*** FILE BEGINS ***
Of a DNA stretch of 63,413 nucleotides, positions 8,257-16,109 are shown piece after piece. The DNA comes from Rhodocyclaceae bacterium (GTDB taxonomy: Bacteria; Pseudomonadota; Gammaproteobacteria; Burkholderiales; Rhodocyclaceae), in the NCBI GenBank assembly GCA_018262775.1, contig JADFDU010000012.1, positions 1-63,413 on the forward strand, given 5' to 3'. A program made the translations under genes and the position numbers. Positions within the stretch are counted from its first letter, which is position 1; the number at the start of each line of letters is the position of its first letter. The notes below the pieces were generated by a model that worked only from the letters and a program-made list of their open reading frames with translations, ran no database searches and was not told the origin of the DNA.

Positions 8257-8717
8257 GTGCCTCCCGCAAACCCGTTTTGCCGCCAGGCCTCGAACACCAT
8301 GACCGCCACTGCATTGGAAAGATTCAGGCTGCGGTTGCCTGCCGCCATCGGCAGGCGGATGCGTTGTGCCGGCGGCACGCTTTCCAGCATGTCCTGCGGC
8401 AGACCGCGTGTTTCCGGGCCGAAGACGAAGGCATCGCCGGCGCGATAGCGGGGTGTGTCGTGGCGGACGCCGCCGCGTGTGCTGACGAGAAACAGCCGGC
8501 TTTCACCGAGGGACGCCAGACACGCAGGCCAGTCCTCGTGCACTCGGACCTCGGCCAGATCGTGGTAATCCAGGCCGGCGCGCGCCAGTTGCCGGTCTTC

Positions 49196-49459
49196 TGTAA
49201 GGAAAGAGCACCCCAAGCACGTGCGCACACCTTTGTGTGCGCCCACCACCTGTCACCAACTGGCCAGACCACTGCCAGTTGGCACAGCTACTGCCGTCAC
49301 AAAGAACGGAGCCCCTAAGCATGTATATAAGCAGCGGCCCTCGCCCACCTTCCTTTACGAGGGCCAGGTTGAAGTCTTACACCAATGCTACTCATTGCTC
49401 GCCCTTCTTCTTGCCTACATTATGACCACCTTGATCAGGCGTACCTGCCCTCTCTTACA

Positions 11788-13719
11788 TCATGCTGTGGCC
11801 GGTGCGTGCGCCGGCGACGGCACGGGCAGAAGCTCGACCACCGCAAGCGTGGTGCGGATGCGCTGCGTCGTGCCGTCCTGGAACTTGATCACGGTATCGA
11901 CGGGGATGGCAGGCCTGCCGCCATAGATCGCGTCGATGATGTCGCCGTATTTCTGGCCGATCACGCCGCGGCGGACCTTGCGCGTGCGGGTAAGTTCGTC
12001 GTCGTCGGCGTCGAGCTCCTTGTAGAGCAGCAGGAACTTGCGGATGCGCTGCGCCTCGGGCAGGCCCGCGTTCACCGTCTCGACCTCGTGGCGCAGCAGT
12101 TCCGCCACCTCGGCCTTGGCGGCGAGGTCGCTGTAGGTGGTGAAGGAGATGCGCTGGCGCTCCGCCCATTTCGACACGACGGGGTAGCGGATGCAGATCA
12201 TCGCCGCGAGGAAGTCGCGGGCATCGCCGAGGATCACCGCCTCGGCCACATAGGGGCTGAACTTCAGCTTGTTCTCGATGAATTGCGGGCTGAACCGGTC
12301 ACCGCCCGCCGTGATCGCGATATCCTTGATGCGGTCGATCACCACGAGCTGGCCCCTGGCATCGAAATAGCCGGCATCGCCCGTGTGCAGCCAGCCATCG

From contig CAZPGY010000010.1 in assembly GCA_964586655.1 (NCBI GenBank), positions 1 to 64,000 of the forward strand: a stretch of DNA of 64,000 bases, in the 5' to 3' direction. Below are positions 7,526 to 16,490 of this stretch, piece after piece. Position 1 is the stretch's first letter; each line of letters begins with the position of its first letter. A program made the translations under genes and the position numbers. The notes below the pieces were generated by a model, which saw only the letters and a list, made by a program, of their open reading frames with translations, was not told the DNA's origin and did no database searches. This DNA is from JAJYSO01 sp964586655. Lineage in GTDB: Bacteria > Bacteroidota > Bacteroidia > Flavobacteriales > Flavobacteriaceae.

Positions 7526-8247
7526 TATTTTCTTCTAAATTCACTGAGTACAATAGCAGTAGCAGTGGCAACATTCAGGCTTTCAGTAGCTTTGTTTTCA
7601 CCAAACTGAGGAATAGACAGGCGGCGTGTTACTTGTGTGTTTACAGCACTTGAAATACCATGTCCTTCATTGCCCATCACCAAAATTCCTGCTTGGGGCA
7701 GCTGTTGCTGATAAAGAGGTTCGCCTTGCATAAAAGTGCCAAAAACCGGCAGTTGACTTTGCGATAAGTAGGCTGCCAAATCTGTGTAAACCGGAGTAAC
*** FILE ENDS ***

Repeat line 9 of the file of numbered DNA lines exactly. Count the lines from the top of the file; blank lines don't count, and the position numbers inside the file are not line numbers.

49201 GGAAAGAGCACCCCAAGCACGTGCGCACACCTTTGTGTGCGCCCACCACCTGTCACCAACTGGCCAGACCACTGCCAGTTGGCACAGCTACTGCCGTCAC